If not properly addressed, wind stress caused by vortex shedding could theoretically cause major structural damage or even collapse. There's no need to get seasick, as today's skyscrapers are strong enough to withstand the most extreme wind speeds, making true structural failure nearly impossible. High-rises are designed according to a 50- or 100-year return rule, which means that, on average, engineers expect winds to reach structurally dangerous speeds only once every half-century or so. Just to be sure, designers increase the strength of the structure by about 60% more to compensate for the uncertainty in their measurements. When all of that is factored in, Garber says, "you're talking about something along the lines of a 500 or 1,000-year event." The bottom line, he says to her, is that these buildings are not in danger of collapsing.9
Even so, wind stress can still cause all sorts of problems in tall buildings. It can break window panes, damage exterior façade, stress construction joints, cause leaks, crack walls, and create a myriad of other problems. Plus, it can result in a bewildering and even nauseating swing.10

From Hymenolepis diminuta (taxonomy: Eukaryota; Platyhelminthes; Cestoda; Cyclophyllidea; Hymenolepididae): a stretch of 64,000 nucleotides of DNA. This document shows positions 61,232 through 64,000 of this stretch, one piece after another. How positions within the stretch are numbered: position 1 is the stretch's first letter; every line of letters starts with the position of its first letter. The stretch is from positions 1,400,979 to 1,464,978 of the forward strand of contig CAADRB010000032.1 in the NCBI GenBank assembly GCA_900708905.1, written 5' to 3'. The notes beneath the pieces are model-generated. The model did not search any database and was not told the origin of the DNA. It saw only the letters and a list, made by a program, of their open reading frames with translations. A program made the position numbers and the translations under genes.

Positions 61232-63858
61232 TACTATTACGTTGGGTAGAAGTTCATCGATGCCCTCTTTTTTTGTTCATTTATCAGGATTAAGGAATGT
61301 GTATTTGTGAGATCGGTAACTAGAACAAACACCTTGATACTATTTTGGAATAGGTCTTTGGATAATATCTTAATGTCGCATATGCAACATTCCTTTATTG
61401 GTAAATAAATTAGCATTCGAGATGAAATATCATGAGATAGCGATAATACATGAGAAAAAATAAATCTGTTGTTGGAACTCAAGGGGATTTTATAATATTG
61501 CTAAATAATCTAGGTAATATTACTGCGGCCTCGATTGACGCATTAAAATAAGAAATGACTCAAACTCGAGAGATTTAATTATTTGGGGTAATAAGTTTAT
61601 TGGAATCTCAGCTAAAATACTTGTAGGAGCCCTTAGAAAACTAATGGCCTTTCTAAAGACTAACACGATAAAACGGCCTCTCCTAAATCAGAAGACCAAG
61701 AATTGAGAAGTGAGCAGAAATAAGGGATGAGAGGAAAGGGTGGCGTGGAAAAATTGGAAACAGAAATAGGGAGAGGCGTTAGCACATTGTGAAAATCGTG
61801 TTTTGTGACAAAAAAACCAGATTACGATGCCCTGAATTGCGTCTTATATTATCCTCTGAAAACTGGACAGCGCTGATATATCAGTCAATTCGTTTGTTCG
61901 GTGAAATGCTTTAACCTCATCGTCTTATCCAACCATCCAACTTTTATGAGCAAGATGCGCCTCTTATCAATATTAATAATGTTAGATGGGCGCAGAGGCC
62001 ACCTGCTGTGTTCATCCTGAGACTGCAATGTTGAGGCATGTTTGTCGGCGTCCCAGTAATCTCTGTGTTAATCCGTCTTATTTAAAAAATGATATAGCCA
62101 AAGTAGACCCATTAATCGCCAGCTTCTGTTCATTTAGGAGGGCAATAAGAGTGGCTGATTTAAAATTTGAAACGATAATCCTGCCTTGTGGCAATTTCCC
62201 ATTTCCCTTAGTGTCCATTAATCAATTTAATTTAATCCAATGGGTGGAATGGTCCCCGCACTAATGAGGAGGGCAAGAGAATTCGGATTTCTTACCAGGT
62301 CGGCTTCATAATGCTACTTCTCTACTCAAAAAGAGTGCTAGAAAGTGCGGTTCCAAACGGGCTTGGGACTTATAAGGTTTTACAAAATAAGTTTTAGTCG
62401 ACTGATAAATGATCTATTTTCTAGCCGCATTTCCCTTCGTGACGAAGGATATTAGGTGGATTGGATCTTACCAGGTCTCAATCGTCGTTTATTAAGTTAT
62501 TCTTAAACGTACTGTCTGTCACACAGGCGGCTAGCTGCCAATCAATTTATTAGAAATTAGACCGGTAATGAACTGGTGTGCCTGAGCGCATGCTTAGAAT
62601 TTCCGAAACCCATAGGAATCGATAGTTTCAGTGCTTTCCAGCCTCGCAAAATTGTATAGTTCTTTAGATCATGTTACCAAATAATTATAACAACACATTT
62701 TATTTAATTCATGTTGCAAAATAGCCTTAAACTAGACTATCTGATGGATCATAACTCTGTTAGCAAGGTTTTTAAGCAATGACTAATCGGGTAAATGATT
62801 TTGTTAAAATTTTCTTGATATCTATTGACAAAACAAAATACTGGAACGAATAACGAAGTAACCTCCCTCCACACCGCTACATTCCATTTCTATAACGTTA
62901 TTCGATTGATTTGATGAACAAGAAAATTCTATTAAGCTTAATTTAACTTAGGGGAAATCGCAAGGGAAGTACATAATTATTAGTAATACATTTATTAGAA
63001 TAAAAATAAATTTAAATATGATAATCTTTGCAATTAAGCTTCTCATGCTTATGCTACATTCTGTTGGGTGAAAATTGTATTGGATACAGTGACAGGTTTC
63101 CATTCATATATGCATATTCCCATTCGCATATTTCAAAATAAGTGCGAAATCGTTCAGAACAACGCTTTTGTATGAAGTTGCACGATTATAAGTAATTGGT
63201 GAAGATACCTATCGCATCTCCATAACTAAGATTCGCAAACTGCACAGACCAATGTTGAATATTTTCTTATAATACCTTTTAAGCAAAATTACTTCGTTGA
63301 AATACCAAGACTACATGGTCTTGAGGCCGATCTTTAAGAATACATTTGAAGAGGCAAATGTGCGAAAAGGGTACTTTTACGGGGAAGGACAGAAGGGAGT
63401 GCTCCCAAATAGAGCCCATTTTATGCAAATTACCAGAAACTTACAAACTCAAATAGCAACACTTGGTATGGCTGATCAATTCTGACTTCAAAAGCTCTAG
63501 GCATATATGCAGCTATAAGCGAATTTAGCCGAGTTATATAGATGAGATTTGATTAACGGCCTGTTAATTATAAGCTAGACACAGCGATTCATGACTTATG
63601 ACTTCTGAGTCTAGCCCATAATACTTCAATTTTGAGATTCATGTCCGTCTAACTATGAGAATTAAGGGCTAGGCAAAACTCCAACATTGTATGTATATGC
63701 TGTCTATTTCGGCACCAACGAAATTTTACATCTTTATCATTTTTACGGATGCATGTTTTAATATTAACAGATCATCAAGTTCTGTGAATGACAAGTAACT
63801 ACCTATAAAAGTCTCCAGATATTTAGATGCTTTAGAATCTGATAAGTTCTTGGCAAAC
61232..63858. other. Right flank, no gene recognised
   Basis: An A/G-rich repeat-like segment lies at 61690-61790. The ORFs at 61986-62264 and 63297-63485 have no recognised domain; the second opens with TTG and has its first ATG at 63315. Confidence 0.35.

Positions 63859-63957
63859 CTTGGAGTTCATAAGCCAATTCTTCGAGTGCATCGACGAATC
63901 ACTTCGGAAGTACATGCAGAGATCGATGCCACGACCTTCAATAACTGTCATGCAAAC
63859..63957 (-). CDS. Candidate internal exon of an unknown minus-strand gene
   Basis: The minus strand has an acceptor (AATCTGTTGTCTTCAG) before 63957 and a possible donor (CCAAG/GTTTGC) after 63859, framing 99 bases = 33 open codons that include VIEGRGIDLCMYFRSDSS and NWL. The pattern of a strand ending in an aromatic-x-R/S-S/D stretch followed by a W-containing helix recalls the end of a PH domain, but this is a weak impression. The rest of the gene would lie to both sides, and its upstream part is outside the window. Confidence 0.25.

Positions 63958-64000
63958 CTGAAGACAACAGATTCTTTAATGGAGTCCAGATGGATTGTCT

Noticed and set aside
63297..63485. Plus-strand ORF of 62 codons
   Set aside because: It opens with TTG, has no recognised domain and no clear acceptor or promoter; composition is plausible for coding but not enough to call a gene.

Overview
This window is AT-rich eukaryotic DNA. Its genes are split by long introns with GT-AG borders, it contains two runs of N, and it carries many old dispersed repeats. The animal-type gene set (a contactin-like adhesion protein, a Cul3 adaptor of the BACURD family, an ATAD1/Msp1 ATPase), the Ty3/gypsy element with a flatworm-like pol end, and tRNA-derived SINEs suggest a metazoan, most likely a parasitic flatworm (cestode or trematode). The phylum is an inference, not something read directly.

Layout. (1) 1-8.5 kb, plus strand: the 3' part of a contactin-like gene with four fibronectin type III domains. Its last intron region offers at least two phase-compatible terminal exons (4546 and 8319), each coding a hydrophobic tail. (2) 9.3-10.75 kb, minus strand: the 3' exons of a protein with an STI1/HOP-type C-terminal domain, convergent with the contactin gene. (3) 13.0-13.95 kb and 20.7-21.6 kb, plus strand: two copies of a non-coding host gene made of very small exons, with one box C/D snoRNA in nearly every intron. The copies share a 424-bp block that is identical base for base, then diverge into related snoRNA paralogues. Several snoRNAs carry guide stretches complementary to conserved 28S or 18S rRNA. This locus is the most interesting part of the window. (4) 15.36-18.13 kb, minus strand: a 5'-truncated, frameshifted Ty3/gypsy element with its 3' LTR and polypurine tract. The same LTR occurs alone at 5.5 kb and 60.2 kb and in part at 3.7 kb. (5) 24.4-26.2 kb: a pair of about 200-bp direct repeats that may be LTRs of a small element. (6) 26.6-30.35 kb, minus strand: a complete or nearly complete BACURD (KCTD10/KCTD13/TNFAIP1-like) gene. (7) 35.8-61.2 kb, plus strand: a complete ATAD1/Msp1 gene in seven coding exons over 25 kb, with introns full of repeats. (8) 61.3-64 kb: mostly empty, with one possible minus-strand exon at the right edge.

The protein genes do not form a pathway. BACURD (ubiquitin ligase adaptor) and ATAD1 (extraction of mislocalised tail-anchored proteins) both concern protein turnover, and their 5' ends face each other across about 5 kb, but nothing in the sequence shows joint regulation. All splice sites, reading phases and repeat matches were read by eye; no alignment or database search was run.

“If the building is moving a lot, sometimes you can hear it creak,” says Garber. However, “the most common concerns are excessive movement. It can make people complain that they feel like the building is moving or they can even feel sick.” That was what happened in the old Gulf & Western building in New York. As a result of the force of the wind, the 44-story building developed cracks on the stairs and interior walls. Also, office workers on the upper floors often complained of dizziness on windy days. To fix these issues, the owners invested over $10 million to add a massive steel brace to stabilize the structure.11
In fact, measures are taken to counteract the wind for both comfort and safety. Occupant happiness is an especially important issue for structural engineers, Willis says. “People are more sensitive to wind than structures. Tuned mass dampers, for example, are used to deal with the acceleration and discomfort of people and the roll response of buildings."
Wind stresses increase dramatically the higher you build. Not only does the speed of the wind increase with height, but the strength of the wind also increases with the square of its speed. This means a rapid increase in wind stress as the height of the building increases, which can cause even the most rigid skyscrapers to slowly sway back and forth.
"In any building," says Garber, "the amount of movement you would expect is on the order of 1/200 to 1/500 times its height." For the Burj Khalifa, that translates to around six to four feet. “Not much, but certainly enough to make residents feel dizzy if they feel that movement. For this reason, one of the main concerns of architects and engineers is acceleration, which can generate remarkable forces in the human body”.